• 194. eGovernment Benchmark Method Paper 2012 Life Event Process Models Page 194 of 204 c. Does the website publishes reports (or refers to reports) from to external, independent, quality assurance institutions or accreditation authorities and their publications? (excl private sector rankings) E9c Does the administration’s website provide information on students satisfaction’s with the administration’s services? (eg satisfaction surveys, student monitors etc) F. Key Enablers Assessment of each basic service in the Life Event process model: eID70 F1 Is any kind of (online/offline) authentication needed to access or apply for the service? (no score is attributed to this question, the question intends to landscape for how many/which process steps an eID is required) F2 If an authentication is needed, is it possible to authenticate online? F3 If it is possible to authenticate online, can you use a generic electronic identifier (e.g. a national eID card)? (if the service requires a specific electronic identifier (e.g. a matriculation number for students) provided by the involved service provider, and which is only suited for services from that single provider, the answer to this question is ‘no’) eDocuments71 F4 Is any kind of documentation needed to access or apply for the service? (no score is attributed to this question, the question intends to landscape for how many/which process steps an eDocument is relevant) F5 Is it possible for the user to submit the document that is required by the service provider to complete procedures and formalities necessary to establish or to carry out a process step online (certificate, diploma, proof of registration etc) in an electronic form? OR Is it possible to obtain the document that is to be provided by the service provider to the service recipient when completing procedures and formalities necessary to establish or to carry out a process step online (certificate, diploma, proof of registration etc) in an electronic form? Assessment of relevant domain websites and/or portal(s): eSafe72 70 Electronic Identification (eID) is a government-issued document for online identification, and authentication 71 an eDocument is defined as a document which has been authenticated by its issuer using any means recognised under applicable national law, specifically through the use of electronic signatures, e.g. not a regular pdf or word doc. See ‘Study on electronic documents and electronic delivery for the purpose of the implementation of Art. 8 of the Services Directive’, ‘D3.1 Recommendations on improving the cross border exchangeability of electronic documents and interoperability of delivery systems for the purposes of the implementation of the Services Directive’, by Siemens and Timele for DG Markt, 2009.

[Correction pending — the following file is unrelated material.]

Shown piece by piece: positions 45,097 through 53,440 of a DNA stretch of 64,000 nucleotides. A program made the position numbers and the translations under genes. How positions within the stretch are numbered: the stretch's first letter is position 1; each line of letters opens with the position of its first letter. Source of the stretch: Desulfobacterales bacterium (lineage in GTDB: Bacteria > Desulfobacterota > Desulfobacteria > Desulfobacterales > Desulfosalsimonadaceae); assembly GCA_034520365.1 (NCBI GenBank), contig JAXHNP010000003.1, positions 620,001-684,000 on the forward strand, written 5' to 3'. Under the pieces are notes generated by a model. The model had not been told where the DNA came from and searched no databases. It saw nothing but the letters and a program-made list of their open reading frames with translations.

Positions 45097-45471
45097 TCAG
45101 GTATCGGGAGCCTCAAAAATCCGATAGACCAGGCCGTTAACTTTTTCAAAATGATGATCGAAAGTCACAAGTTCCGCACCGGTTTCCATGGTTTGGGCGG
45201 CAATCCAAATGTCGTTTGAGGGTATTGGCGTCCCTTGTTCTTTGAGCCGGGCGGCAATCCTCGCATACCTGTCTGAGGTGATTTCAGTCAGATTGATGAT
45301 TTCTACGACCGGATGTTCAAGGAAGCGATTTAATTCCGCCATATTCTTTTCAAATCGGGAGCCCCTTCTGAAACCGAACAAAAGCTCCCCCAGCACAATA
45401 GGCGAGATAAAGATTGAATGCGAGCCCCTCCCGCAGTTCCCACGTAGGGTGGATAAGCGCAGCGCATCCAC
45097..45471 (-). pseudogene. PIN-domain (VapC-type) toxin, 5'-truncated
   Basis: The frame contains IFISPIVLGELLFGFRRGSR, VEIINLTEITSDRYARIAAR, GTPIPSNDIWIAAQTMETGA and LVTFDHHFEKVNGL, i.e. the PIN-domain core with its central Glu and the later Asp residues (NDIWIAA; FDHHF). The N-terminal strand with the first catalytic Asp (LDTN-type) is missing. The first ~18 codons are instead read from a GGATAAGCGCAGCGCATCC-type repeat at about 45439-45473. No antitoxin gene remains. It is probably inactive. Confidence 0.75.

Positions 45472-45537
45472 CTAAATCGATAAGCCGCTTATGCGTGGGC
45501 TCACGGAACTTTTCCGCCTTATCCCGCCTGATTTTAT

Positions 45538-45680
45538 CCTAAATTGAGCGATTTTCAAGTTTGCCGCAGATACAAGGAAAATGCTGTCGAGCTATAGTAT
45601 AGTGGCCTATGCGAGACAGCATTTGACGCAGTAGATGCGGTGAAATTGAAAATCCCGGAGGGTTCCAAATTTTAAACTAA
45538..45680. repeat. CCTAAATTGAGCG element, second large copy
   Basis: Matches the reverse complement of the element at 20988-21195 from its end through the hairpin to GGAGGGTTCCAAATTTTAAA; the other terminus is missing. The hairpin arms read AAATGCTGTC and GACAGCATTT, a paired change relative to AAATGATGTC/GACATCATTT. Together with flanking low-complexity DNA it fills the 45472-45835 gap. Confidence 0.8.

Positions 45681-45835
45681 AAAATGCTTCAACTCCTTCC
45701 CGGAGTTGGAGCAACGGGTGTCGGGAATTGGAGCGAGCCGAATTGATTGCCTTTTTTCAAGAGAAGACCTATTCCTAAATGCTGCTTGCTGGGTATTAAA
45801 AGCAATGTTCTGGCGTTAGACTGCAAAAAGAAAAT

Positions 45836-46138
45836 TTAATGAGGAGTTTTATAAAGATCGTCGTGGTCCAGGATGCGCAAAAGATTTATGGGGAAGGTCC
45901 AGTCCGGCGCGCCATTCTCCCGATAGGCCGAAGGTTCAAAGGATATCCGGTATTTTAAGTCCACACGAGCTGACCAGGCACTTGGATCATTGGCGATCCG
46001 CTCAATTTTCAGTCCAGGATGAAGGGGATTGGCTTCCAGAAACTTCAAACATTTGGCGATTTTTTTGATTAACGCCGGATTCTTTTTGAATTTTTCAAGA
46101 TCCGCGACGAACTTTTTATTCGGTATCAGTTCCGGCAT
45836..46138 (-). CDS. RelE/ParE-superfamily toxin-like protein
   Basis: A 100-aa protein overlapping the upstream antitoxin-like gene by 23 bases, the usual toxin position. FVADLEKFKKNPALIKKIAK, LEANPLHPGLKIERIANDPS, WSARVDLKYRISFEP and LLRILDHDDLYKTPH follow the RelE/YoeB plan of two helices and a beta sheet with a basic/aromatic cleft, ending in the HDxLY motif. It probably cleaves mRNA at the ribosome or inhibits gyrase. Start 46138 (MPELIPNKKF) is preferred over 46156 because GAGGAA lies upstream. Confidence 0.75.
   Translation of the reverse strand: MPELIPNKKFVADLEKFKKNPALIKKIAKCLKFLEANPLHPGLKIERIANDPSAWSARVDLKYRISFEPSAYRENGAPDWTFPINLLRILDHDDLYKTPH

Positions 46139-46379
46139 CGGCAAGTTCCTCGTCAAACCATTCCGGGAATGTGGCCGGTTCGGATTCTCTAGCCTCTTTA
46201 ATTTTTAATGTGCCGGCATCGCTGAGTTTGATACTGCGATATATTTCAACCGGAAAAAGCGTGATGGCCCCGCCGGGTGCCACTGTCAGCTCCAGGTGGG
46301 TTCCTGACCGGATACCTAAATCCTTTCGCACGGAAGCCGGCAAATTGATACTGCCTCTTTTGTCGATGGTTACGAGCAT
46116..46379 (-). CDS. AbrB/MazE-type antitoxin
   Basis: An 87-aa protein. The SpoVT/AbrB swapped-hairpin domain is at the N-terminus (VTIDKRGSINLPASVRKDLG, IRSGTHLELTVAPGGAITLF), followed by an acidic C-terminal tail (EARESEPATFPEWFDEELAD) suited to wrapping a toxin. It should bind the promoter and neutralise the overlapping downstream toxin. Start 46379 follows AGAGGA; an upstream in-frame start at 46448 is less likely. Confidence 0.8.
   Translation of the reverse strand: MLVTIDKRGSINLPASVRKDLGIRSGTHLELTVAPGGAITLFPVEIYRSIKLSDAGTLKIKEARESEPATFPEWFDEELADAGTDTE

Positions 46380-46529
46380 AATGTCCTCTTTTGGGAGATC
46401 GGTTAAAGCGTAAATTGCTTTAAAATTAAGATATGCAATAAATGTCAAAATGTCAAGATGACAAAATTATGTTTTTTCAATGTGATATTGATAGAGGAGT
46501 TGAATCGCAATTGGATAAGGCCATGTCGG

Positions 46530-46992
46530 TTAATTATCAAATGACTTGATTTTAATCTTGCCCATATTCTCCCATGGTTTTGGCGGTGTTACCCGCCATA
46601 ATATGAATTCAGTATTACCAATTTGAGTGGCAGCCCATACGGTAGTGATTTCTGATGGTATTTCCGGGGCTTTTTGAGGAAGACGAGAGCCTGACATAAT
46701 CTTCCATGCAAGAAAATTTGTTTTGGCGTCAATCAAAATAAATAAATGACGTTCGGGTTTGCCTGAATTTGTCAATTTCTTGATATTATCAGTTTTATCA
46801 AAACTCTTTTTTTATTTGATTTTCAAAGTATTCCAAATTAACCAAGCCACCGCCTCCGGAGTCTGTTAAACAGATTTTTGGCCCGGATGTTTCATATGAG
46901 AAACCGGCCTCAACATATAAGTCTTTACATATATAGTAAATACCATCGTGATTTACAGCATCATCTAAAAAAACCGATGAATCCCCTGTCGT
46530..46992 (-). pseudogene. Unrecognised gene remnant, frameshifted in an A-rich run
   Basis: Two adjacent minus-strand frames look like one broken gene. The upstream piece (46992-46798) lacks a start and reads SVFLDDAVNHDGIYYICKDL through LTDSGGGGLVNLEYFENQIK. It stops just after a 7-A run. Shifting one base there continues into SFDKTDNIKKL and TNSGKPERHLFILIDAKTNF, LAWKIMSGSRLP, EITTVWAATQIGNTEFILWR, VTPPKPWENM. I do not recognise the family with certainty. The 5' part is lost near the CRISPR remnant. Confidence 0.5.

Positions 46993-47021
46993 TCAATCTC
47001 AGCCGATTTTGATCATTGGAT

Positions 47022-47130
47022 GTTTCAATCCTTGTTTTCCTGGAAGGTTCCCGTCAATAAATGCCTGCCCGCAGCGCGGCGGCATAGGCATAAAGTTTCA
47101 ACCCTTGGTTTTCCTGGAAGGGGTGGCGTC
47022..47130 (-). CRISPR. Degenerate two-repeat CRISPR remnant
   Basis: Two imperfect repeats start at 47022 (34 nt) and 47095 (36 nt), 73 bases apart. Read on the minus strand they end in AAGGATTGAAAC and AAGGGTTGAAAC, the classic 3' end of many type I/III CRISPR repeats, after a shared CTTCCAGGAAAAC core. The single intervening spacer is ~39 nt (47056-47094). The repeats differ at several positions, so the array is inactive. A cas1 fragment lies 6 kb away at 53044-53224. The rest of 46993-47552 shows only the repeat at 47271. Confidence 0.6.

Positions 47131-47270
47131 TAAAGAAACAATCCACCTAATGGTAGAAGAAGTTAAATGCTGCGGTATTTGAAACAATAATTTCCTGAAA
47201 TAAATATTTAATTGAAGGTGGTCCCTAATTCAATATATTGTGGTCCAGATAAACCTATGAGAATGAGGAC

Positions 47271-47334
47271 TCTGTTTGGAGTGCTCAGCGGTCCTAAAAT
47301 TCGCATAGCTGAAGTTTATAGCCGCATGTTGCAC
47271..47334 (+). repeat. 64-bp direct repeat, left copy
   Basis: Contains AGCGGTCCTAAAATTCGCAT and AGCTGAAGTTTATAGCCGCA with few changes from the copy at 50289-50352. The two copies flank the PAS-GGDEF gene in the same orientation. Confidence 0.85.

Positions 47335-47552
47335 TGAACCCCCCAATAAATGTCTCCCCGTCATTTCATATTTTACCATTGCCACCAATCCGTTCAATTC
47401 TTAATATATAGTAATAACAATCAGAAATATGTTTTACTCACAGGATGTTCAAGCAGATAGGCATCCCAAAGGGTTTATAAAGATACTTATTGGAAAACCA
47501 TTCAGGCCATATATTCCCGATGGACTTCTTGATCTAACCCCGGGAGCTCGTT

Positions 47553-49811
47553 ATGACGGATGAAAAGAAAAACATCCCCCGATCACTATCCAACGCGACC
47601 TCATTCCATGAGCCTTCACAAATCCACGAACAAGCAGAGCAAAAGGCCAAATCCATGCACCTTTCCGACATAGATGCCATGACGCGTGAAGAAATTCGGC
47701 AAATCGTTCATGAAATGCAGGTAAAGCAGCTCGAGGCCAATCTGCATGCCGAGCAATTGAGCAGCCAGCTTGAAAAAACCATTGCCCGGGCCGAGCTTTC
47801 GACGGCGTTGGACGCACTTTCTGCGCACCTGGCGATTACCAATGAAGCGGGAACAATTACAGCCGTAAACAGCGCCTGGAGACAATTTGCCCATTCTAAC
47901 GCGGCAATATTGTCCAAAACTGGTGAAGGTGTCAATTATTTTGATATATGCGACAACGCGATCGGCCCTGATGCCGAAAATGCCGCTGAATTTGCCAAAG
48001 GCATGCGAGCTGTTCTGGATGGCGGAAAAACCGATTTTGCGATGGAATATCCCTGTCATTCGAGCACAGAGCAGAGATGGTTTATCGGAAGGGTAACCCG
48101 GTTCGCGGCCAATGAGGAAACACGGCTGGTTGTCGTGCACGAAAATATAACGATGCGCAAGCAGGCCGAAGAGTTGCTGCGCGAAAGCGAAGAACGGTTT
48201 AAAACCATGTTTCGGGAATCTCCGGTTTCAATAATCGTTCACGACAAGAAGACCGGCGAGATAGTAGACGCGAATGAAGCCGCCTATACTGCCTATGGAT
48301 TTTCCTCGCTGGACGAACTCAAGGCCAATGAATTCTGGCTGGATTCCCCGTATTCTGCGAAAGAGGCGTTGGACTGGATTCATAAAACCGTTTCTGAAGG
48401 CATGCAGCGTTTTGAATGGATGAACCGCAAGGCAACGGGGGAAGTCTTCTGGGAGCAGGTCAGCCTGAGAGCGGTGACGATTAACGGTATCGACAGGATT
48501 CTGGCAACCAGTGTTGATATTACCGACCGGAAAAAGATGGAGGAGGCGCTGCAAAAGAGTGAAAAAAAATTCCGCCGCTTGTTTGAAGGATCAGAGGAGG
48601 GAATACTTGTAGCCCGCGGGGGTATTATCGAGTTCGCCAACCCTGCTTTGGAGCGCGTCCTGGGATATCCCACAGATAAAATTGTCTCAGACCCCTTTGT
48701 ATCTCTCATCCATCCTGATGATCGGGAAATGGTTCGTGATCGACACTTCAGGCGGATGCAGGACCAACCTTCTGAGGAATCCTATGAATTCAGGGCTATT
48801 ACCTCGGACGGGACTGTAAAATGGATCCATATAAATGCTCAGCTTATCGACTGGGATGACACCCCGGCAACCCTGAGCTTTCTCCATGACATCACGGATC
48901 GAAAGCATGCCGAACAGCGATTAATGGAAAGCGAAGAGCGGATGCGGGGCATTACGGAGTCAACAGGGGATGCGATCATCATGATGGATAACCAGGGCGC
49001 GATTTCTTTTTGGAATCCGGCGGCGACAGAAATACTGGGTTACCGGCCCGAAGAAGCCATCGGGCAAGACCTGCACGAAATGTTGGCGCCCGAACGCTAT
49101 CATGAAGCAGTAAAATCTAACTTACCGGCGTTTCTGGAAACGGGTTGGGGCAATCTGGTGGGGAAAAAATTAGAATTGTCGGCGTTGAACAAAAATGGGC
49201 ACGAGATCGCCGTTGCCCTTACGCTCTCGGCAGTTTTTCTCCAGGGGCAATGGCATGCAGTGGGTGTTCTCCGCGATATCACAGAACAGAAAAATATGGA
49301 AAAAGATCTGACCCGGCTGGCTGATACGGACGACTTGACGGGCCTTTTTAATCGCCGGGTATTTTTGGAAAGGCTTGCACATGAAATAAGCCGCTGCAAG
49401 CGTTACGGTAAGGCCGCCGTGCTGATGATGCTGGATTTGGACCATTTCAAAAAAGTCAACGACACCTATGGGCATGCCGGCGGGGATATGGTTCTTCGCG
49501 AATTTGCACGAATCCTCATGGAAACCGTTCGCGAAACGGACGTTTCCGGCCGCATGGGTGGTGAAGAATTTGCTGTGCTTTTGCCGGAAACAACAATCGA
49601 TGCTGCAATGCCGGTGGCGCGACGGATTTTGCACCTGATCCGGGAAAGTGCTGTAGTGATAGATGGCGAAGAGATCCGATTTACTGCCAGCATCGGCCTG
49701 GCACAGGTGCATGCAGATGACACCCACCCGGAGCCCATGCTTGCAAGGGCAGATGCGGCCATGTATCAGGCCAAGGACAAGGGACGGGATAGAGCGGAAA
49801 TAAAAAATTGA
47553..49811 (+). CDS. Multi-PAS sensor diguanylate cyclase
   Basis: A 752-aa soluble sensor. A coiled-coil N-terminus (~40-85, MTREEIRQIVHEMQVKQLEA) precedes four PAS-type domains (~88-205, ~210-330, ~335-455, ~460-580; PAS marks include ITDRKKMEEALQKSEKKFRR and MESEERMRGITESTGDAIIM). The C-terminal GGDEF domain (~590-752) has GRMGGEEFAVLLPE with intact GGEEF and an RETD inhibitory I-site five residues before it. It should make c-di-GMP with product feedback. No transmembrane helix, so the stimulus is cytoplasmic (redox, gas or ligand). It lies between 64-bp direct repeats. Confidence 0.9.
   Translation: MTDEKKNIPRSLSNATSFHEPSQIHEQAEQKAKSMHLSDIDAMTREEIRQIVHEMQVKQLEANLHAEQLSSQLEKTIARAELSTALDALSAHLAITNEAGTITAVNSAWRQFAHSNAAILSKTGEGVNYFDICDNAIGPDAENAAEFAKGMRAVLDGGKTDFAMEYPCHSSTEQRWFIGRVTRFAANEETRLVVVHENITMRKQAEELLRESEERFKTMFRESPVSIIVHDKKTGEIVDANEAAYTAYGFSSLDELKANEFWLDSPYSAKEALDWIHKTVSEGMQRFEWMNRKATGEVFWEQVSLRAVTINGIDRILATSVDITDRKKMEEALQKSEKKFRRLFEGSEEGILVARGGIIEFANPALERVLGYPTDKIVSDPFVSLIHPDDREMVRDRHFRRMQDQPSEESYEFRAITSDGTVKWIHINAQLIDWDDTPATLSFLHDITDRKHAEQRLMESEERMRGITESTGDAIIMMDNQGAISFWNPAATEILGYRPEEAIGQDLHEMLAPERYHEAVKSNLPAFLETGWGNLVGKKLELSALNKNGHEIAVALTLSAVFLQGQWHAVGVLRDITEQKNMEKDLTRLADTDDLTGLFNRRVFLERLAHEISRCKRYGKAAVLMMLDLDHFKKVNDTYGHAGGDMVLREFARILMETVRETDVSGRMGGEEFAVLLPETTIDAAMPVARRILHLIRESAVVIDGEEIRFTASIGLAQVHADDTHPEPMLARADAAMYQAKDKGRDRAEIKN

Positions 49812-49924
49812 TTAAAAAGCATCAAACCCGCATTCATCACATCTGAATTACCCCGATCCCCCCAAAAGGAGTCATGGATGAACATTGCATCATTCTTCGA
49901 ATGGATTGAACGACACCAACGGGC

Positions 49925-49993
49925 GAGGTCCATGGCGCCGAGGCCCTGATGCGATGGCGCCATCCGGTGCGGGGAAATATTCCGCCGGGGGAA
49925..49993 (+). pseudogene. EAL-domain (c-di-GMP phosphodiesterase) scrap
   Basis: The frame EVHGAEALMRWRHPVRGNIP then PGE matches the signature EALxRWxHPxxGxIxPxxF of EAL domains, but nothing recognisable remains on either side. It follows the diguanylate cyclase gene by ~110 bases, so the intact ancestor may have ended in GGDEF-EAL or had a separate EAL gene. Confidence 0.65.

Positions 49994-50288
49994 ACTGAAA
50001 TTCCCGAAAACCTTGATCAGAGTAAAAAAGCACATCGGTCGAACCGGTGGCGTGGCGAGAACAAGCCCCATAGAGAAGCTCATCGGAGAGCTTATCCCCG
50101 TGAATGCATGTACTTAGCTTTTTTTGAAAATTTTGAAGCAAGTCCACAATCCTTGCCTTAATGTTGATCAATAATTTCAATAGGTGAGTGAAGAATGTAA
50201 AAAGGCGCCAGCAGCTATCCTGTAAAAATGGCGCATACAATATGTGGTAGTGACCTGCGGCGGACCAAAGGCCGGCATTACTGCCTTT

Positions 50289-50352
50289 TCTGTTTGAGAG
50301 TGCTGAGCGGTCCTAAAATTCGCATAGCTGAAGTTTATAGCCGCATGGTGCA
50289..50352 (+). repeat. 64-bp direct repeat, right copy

• 195. eGovernment Benchmark Method Paper 2012 Life Event Process Models Page 195 of 204 F6 Is an eSafe solution available to store personal documents (eg diploma’s, declarations etc)? SSO73 F7 Is a Single Sign-On functionality for accessing multiple eGovernment services and/or websites available? Assessment of each basic service in the Life Event process model: Authentic sources74 F8 Is any kind of eForm needed to access or apply for the service? (no score is attributed to this question, the question intends to landscape for how many/which process steps an eForm is required) F9 When applying for this service is personal data pre-filled by the service provider? (based on data from authentic sources75 such as National register, Tax registers, Company registers etc) For cross-border assessment: G. Cross border index for online availability Assessment of each basic and extended service in the Life Event process model (when indicated as relevant for Cross border assessment): G1 Is information about the requirements for the service for a non-country national available online? G2 Can the service be obtained online by a non-country national? (e.g. If needed, is it possible to submit a foreign version of a required document or does one need to translate first or request official recognition? If needed, is it possible to log in with a foreign eID?) G3 If the previous question is answered negatively, what barriers does a non-country national encounter (multiple choice: eID, eDocuments, need for translation or recognition of required document, other)? 72 Electronic Safe (eSafe) is a legally recognized system that allow for secure storage and retrieval of electronic documents. 73 Single Sign On (SSO) allows users to get access to multiple systems without the need to log in multiple times. 74 Authentic Sources are base registries used by governments to automatically validate or fetch data relating to citizens or businesses. 75 Idem, Authentic database: any data collection in which certain attributes of a clearly defined subset of entities are managed, and to which a particular legal of factual trust is attached (i.e. which are generally assumed to be correct). This includes National Registers, tax registers, company registers, etc